The only time I’ve ever met All Blacks legend Richie McCaw, we didn’t talk about rugby. We talked about flying.
For those not from enlightened parts of the world, the All Blacks are New Zealand’s national rugby team, currently ranked number one in the world. McCaw is the team captain, and is regarded as one of the best to ever play the game. Hence, he’s a bit of a celebrity here in the Shaky Isles.
McCaw was a guest at a Star Alliance event last November in Queenstown (Air New Zealand is a big sponsor of the All Blacks), which I was also attending. I chatted to him about his passion for flying – he holds a private pilots license, is a keen glider pilot, and flying apparently runs in his family. He is even familiar with Aviation Week, which is always good to hear. Anyway, it came out in conversation that he is the patron of the Southern DC-3 Trust, an organization that keeps an old Douglas DC-3 flying. McCaw said he is asked to be involved in many foundations, but this one was a no-brainer for him. He is very enthusiastic about the trust’s mission, and he hopes to have a crack at flying the aircraft at some point in the future.
So why am I bringing this up now? Well, it happens that McCaw has convinced the Southern DC-3 Trust to help his provincial team, the Canterbury Crusaders, out of a bit of a jam. Due to the volcanic ash cloud that is causing flight cancellations in the South Island of New Zealand, the Canterbury team was wondering how it was going to get to Wellington to play an important local derby fixture against the Wellington Hurricanes this weekend.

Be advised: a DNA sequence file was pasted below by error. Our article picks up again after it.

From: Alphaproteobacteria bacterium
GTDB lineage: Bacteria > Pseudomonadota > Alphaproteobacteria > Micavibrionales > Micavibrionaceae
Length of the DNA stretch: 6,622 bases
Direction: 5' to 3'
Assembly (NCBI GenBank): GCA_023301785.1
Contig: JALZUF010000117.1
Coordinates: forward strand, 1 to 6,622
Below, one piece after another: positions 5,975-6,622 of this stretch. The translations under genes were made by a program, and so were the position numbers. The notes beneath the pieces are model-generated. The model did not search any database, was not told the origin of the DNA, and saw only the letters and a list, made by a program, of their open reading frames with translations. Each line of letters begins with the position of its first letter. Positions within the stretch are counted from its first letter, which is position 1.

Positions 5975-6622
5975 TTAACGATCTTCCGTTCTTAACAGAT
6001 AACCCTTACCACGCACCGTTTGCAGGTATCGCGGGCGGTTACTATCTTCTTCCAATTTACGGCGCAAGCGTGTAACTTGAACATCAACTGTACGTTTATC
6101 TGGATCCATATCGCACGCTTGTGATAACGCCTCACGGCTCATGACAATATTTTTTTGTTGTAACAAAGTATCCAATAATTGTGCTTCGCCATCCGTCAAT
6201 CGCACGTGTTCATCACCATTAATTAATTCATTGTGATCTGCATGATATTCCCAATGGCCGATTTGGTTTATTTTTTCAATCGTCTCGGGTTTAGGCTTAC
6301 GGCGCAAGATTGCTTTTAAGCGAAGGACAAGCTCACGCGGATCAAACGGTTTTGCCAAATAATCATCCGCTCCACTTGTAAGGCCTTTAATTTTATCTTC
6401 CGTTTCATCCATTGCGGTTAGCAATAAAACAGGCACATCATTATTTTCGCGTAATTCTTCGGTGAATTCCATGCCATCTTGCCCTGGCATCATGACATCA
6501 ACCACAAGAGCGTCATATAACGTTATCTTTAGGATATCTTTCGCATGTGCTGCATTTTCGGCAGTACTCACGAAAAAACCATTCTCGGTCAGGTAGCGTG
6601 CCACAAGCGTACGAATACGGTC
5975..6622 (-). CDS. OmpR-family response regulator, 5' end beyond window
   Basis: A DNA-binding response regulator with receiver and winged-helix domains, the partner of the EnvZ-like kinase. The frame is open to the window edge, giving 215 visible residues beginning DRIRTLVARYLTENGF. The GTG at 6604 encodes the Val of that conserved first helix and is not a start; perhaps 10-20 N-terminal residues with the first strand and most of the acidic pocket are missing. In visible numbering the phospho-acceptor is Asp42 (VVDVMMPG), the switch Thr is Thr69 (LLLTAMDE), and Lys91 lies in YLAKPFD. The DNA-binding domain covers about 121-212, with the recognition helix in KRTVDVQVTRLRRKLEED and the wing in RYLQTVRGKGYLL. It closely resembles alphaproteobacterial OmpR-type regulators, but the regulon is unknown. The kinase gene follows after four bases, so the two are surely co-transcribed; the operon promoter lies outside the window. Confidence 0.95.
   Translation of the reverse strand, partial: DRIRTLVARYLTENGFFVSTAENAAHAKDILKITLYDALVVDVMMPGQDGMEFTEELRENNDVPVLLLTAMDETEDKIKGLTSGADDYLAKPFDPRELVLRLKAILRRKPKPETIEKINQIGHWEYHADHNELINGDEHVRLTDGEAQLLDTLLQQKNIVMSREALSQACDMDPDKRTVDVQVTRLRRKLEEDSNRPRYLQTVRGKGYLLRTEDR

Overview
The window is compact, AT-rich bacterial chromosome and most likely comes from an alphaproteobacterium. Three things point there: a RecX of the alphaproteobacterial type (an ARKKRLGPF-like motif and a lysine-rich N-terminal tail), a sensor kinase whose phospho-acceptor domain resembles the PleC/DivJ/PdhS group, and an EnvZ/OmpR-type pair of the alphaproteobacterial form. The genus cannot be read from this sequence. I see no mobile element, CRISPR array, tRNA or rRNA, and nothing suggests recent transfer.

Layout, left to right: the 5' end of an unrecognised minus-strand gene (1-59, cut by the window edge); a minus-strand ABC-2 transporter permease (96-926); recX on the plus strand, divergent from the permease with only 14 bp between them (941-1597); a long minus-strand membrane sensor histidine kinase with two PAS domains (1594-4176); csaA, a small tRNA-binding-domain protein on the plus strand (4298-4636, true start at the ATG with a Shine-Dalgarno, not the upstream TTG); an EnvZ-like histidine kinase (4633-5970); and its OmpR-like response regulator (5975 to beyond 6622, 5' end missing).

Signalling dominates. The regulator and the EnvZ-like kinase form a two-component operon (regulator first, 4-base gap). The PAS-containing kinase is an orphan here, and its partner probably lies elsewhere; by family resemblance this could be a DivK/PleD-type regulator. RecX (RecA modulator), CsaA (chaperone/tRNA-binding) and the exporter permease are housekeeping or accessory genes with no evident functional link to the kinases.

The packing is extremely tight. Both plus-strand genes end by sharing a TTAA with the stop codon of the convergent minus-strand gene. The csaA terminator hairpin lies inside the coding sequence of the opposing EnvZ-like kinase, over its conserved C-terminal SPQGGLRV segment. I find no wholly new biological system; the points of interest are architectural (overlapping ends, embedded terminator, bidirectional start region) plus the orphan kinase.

McCaw won’t be playing in that game due to injury, but he still came up with the idea of transporting the team in the DC-3. Apparently it can fly lower to avoid the ash, and propeller aircraft are not as vulnerable to ash as jets. The aircraft can only take 28 passengers (and these are some hefty lads), so team management will have to drive up to Wellington. Here’s a link to a local media story about how McCaw arranged the DC-3 flight.
Here also is a link to the Southern DC3 Trust. The aircraft is a U.S. Air Force veteran that spent most of its post-war career in Australia. It is one of only two airworthy DC-3s in New Zealand, and has less flight hours than any other DC-3 in the southern hemisphere.